All residents will be required to undertake a research project during their five years of training. This will involve the selection of a supervisor, the submission of a research proposal, undertaking the project, presentation of the results and final submission of a study “in manuscript” form. Resident projects may be clinical (prospective or retrospective chart review) or basic scientific studies. The general objectives are to involve the resident in a research project of scholarly value which will lead to an appreciation of the scientific process including formulation of a scientific question, a protocol to test the question, the organization and interpretation of data and formal presentation of the results.
Goal for the Research
By the completion of the Research Block the resident will have completed a research project of scholarly value which will lead to an appreciation of the scientific process including the formulation of a scientific question, a protocol to test the question, the organization and interpretation of data and formal presentation of results.
During year one of training residents must review the pool of approved resident research projects that are submitted each year in August by departmental faculty. The supervisor can be any faculty investigator in the department. No supervisor may accept more than one resident trainee per academic year. The approved and submitted projects are simply a guide to indicate the possible research directions and mentors that residents may pursue for their research. It is expected that the resident will work with their mentor and contribute to the design and development of their own original research project that is compatible with the mentor’s research interests and project description.
- During year one of training all residents will attend a two-day course on critical appraisal of the scientific literature and research methodologies to be held annually as coordinated by Dr Reid of Queens University at the December Toronto APOG meeting. Travel and accommodation costs are supported by RTP funds.
- During year 2 or 3 of training and at least two months prior to the commencement of the research rotation, a one page written report will be submitted to the Resident Research Coordinator outlining the hypothesis to be tested, the proposed protocol to be used and relevant background information. This report will be evaluated by the Resident Research Coordinators and/or the Department Research Committee prior to commencement of the research rotation. The intent is to get residents involved in their research projects prior to their research rotation and it means supervisors must be prepared to assist early on with the completion of this one page “summary of research proposal”.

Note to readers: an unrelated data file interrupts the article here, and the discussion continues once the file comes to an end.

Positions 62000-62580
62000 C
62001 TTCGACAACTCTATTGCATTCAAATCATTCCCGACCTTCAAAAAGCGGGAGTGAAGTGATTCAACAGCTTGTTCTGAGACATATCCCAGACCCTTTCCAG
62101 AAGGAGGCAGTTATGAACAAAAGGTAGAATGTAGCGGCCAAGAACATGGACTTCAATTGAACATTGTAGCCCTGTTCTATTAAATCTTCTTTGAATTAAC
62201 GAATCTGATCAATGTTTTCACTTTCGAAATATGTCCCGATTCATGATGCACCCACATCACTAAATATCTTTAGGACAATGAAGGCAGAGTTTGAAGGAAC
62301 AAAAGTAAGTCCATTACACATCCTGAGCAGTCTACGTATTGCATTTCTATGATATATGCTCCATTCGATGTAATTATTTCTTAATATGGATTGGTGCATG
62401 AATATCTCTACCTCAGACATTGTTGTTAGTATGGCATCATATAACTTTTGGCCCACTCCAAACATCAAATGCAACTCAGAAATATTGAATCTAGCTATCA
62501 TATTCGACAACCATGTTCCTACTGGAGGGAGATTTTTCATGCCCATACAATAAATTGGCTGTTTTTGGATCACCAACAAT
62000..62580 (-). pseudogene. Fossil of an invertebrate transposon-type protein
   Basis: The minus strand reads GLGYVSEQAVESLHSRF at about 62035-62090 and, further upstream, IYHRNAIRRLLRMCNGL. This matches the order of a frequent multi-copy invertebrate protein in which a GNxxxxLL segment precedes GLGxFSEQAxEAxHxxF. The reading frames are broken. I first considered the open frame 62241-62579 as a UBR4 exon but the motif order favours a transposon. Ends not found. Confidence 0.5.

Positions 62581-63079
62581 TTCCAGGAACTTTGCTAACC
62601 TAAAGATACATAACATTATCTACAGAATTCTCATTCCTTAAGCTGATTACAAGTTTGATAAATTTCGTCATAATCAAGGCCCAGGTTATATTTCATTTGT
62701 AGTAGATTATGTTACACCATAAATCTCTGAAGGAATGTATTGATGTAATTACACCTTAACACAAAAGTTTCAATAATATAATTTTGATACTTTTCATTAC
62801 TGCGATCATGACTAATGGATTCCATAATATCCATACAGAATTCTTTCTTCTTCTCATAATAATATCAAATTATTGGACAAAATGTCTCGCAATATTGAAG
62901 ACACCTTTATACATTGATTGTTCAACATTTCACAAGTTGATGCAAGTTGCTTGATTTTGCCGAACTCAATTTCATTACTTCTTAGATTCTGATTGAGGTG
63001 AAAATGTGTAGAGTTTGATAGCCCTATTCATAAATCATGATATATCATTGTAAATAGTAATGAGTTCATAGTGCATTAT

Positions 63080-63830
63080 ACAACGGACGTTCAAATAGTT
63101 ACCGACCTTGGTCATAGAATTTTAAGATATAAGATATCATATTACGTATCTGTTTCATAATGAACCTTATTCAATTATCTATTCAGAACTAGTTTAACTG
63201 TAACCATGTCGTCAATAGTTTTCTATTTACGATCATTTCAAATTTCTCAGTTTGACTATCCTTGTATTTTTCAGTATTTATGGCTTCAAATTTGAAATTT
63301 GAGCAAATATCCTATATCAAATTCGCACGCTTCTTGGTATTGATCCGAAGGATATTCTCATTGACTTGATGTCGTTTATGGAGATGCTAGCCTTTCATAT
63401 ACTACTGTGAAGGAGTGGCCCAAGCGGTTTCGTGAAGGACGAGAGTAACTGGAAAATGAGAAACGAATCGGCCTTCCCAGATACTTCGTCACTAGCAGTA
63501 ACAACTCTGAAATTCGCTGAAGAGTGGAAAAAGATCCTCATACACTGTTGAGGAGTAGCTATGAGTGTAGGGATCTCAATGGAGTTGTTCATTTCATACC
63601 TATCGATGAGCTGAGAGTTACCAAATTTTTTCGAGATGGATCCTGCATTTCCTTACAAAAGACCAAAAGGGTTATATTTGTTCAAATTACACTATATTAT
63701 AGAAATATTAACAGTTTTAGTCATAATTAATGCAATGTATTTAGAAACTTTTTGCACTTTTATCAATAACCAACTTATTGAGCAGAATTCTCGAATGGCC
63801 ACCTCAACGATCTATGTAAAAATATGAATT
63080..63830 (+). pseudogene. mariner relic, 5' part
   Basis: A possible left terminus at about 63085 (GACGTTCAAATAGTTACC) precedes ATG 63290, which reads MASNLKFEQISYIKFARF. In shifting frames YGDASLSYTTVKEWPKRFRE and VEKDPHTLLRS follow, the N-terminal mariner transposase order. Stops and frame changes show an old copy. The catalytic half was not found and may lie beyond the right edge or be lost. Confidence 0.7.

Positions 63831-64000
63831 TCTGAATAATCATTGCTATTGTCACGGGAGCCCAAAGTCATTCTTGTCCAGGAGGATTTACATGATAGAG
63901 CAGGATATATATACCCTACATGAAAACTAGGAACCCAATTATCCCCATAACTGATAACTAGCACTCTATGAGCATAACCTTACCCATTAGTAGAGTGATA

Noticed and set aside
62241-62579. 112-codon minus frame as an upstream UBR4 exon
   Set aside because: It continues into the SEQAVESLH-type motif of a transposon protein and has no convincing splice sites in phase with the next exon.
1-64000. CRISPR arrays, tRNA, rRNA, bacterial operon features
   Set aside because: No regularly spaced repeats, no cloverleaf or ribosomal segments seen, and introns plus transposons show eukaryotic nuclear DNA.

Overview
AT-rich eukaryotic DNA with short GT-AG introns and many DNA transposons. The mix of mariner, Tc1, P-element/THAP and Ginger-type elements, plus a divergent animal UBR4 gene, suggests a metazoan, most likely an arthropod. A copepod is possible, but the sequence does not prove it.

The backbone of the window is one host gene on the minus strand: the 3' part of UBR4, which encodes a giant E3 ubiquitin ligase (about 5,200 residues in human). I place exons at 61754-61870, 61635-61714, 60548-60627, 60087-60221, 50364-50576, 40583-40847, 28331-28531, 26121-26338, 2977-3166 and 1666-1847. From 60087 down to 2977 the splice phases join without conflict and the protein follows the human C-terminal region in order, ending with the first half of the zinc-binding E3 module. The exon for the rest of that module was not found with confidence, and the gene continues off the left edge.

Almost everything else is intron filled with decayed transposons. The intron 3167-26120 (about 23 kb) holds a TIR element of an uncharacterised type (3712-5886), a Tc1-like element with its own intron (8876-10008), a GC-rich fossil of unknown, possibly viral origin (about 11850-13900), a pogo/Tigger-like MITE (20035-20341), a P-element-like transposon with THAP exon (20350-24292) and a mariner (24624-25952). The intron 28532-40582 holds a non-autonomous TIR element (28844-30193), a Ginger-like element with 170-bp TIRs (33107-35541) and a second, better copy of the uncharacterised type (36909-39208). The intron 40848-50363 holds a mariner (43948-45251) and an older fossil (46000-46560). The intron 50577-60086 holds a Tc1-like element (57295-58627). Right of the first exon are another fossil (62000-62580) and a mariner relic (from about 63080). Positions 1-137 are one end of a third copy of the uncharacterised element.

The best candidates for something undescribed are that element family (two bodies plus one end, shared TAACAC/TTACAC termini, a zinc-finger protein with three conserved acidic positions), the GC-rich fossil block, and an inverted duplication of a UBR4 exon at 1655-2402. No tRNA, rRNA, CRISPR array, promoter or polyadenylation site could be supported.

- In addition applications for Research Involving Human Subjects must be submitted and approved by the University’s REB committee well in advance of the research block. The resident must also present a short (15-20 minute) oral presentation during a resident teaching session that will be attended by the chair and co-chair of the research committee, the resident’s project supervisor, all residents and any other interested departmental member, covering their research project objectives and experimental design at least 2 months before starting their research block. The purpose of this seminar is to enable constructive feedback regarding the purpose, design and approach that will be applied to address the project’s goals.
- During the research rotation the resident will be expected to attend area related research seminars.
- All residents will be required to present at Research awards Day at least once during their five years of training. This presentation will be evaluated and additionally form part of the resident’s final research rotation report.
- All residents will be encouraged to present at an annual meeting (eg SOGC) with monetary support for travel and accommodation provided on application.
- At the conclusion of the research project, the resident must prepare and submit a project report to the Resident Research training director. This report should be formatted in JOGC style with abstract, introduction, methods, results, discussion, conclusions and references. It is not expected that all resident research projects will result in submission and acceptance of a peer reviewed publication, but this outcome will be encouraged by the program. A final project report however is required from all residents completing their research requirements for their residency program.
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